Tuesday, 4 May 2010

Banana Bread

This is the cake that I probably make more often than any other. Not because I am particularly obsessed with it, but because I am fussy about how I eat my bananas. I will only eat them when they are yellow with a slightly green tinge at the ends. I know that's technically unripe, but that's the way I like them.

So when the bananas have passed that point, even if they have only one brown spot on them, I don't like them. Hence, this recipe. Its the perfect way of using up bananas, and it's really easy to eat. It's great at any time of the day because it's not ridiculously sweet or gooey, but just nice.

100g sultanas

175g plain flour
2 teaspoons baking powder
1/2 teaspoon bicarbonate of soda
1/2 teaspoon salt
125g unsalted butter, melted
150g sugar
2 large eggs
Up to 4 small, very ripe bananas (about 300g weighed without skin), mashed
1 teaspoon vanilla extract

23 x 13 x 7cm loaf tin, buttered and floured or with a paper insert

Serving Size : Makes 8–10 slices
Preheat the oven to 170ÂșC/gas mark 3. Put the flour, baking powder, bicarb and salt in a medium-sized bowl and, using your hands or a wooden spoon, combine well.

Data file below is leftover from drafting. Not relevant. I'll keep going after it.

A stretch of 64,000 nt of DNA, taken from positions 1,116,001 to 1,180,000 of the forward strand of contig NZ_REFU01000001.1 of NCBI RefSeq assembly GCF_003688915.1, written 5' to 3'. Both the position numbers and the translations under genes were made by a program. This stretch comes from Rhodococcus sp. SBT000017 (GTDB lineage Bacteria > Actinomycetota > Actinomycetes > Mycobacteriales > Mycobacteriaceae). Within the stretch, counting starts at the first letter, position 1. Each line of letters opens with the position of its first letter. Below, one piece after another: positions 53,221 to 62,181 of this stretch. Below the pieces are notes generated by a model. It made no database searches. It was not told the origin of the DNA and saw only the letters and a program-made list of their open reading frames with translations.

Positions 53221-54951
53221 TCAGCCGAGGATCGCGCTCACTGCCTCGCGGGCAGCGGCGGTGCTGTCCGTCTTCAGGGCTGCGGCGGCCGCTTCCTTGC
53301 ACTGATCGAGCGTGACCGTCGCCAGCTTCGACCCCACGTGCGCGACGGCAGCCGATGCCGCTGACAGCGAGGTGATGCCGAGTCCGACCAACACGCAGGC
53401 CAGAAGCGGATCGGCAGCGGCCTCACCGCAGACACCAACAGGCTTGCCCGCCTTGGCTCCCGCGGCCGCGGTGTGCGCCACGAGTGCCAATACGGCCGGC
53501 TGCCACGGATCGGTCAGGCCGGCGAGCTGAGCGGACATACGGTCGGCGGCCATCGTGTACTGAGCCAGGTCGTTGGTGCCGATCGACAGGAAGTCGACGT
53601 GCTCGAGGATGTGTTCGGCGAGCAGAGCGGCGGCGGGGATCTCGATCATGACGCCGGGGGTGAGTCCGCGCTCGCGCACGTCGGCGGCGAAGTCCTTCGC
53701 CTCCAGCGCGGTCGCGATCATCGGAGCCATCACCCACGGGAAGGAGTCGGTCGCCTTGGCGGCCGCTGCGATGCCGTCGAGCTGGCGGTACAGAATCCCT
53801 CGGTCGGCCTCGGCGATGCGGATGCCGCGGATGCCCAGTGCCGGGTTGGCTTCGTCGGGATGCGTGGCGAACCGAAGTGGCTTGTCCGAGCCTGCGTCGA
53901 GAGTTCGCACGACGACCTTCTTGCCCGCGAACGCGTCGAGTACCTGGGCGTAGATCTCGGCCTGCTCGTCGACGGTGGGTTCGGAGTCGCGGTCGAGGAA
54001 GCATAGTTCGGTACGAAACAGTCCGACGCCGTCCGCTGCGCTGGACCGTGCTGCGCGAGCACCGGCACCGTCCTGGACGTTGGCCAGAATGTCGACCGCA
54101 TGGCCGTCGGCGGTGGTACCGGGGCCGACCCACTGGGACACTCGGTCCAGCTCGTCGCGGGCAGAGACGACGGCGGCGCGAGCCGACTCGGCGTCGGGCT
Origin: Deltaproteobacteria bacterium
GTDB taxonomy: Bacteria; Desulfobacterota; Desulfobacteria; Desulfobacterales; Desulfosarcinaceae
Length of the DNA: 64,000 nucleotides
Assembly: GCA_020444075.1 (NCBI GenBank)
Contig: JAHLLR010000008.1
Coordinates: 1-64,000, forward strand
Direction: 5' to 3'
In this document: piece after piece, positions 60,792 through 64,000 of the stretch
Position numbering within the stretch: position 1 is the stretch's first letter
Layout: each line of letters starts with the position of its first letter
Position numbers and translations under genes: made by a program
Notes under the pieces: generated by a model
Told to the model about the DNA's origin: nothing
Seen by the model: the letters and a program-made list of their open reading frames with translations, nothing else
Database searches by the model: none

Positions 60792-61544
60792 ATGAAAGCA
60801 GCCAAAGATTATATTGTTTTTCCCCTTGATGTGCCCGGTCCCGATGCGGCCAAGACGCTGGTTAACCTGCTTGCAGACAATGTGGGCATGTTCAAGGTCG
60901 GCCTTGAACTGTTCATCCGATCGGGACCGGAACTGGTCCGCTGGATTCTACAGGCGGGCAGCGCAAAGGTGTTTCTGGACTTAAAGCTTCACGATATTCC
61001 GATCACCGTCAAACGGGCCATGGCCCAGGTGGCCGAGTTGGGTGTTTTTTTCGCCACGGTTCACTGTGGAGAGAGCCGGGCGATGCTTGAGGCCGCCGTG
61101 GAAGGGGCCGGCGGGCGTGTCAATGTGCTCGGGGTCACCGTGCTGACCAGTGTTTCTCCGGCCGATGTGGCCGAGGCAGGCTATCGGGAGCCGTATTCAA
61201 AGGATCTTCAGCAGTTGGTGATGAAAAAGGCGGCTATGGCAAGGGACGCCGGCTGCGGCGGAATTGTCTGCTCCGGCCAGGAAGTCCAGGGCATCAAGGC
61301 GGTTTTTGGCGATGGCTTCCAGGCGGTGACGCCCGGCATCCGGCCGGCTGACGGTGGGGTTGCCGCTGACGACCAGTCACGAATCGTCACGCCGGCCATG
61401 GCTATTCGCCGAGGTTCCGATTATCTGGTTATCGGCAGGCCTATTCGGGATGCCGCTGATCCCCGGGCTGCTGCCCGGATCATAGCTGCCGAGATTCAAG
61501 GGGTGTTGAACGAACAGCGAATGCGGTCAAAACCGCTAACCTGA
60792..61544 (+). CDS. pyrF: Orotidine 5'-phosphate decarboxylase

In a large bowl, mix the melted butter and sugar and beat until blended. Beat in the eggs one at a time, then the mashed bananas.
Then, with your wooden spoon, stir in the sultanas and vanilla extract. Add the flour mixture, a third at a time, stirring well after each bit. Scrape into the loaf tin and bake in the middle of the oven for 1–11/4 hours.
When it’s ready, an inserted toothpick or fine skewer should come out clean. Leave in the tin on a rack to cool, and eat thickly or thinly sliced, as you prefer.
I have adapted this from a Nigella recipe, she soaks the sultanas in rum and adds walnuts. I prefer a simpler cake from time to time (plus I don't like walnuts).

1 comment:

  1. I love banana bread and love trying out new variations. Yours looks moist and delish!